Copper may help hoof health; investigating the effectiveness of ice boots
For thousands of years, humans have believed in the benefits of copper. The advantages aren’t just ancient legend: Science has proven that copper can kill bacteria and other harmful microbes by contact. Pair this thought with the fact that the use of nails in horseshoeing can lead to microbial invasion that causes damage to the hoof wall—and suddenly people are interested in (and some farriers are using) copper-coated horseshoe nails.
Since there is little proof that these nails help prevent bacterial infection, two farriers in Queensland, Australia, set out to test the theory. Specifically, Brian Hampson, PhD, of Sunshine Coast Podiatry Services, and John Wilson wanted to see if using copper-coated nails would benefit nail-hole health compared to traditional steel nails. The farriers selected 11 active sporthorses for their study. During the trial’s first phase, each horse was trimmed and shod twice, six weeks apart, with copper-coated steel nails in the left front and standard steel nails in the right front. Six of the horses were given a 12-week layoff before entering stage two, where the test and control were swapped: Copper-coated nails were used in the right front, with plain steel used in the left front. This eliminated any bias that could have been caused by always using the same hooves for testing and control.
Before re-shoeing, the sole of each front foot was photographed. The farriers used an existing 10-point pathology scale to evaluate discoloration and decay—indicators of poor nail-hole health. For both phases of the study, the control holes—where steel nails were used—had higher pathology scores, indicating poorer hoof health, than the test holes. In other words, the tissue near where the copper-coated nails had been inserted was notably healthier than where steel nails were used.
Dr. Hampson and Wilson concluded that the copper coating contributed to an antibacterial effect, helping the hoof wall to remain healthy. But they cautioned that the study specifically used steel shoes and that using copper-coated nails with aluminum shoes may actually lead to hoof damage. The farriers noted that hoof-wall health depends on other factors beyond the type of nails used.
Proving the Effectiveness of Ice Boots
It’s no secret that we put serious stress on our performance horses, particularly the soft tissues in their lower legs. Many owners choose to ice the limbs after a strenuous workout to prevent or reduce heat and swelling. Various forms of ice boots are on the market to make the task easier. But there’s been limited research on how effectively these products cool horse legs. Researchers from California Polytechnic State University set out to find answers. The team was led by Matthew A. Burd, DVM, MS, head of the school’s equine reproductive physiology unit.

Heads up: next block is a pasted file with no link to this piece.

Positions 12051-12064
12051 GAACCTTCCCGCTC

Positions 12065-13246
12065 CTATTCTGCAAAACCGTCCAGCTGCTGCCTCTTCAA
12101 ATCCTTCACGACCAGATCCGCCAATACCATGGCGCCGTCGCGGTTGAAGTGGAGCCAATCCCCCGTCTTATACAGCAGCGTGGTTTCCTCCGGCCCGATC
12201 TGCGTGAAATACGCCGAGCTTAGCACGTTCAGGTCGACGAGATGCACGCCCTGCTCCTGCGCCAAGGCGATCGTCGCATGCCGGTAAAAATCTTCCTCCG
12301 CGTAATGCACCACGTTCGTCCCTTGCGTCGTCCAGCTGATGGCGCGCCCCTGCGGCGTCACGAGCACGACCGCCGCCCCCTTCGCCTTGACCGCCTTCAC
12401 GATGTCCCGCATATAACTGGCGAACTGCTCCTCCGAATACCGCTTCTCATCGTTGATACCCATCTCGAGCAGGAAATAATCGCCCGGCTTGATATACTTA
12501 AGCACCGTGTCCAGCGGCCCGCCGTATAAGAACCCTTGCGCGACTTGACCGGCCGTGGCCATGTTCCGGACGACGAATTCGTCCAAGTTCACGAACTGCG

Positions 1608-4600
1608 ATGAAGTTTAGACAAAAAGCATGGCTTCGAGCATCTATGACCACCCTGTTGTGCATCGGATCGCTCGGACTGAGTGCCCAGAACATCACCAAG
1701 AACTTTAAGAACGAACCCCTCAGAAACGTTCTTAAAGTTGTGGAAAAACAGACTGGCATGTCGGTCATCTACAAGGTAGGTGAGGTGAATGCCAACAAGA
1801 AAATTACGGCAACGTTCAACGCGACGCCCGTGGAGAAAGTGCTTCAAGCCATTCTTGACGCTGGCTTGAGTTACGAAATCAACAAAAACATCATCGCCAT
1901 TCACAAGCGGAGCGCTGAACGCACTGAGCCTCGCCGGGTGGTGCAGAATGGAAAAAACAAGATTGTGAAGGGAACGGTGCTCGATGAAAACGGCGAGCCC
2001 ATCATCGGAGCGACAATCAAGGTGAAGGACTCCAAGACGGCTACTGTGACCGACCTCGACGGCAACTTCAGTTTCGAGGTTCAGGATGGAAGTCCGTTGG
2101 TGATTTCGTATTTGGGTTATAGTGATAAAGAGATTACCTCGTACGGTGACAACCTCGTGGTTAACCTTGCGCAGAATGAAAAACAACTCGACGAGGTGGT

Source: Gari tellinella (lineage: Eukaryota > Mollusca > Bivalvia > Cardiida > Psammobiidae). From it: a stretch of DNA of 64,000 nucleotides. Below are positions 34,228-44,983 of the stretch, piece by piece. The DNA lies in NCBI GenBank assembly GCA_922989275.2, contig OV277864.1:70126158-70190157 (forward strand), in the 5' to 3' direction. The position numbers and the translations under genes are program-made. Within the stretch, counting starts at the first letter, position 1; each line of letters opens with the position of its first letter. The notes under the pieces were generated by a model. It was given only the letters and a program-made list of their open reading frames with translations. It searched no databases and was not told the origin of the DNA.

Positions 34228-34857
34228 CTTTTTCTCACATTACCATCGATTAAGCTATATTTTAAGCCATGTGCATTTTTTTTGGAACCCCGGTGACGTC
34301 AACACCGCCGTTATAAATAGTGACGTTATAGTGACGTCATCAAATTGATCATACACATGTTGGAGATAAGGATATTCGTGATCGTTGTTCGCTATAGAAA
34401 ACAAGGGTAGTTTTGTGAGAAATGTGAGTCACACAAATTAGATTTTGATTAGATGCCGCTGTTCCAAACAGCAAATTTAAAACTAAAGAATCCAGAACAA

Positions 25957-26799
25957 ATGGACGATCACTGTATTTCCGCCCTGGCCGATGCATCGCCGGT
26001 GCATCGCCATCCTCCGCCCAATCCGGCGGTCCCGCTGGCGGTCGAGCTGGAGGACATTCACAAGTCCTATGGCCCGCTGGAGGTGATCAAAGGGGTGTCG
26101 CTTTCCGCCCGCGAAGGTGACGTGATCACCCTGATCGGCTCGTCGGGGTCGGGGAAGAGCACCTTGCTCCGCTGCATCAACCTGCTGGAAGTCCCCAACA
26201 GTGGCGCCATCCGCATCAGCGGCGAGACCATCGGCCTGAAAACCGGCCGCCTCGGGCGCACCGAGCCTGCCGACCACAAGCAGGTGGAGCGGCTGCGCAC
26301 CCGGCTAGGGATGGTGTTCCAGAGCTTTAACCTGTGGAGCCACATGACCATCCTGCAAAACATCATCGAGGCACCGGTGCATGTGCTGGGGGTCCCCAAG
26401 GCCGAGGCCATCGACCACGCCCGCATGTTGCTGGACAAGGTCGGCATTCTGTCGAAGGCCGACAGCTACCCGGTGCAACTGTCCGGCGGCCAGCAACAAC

The team put together a group of six healthy sporthorses, aged 4 to 19 years, for the study. Initially, recordings were taken of each front cannon bone using a thermal imaging camera that incorporated temperature measurement. The horses were then longed at the walk, trot and canter. Additional thermal images were taken before an ice boot was applied to one foreleg of each horse. The other foreleg was left bare, allowing each horse to act as both a test and control. All horses wore the same type of ice boot, which consisted of a neoprene exterior that insulated frozen gel pockets.
The boots were left in place for 20 minutes while the horses stood cross-tied on rubber mats. Once the boots were removed, a third set of thermal images were taken, with images recorded every two minutes until the temperature difference between the test and control legs was zero.
The researchers used analysis software to evaluate the thermal images in order to gauge average surface temperature of the cannon bone at each measurement time for the test and control limbs. On average, the legs wearing ice boots were more than 43 degrees cooler than the non-iced legs immediately following the 20-minute treatment period. The effect lasted for a short time after removal of the boot, with the test leg taking an average of roughly 14 minutes to return to the temperature of the control leg.
The researchers concluded that this style of ice boot is effective in cooling the surface temperature of a horse’s leg and, by extension, the temperature of the underlying soft tissues. Thus, ice boots can be viewed as a useful method for controlling heat and inflammation. The researchers added that additional studies would be useful to compare this style of ice boot to other forms of cold therapy.— Sushil Dulai Wenholz
Copper-coated nails could have an antibacterial effect on a horse’s hoof wall.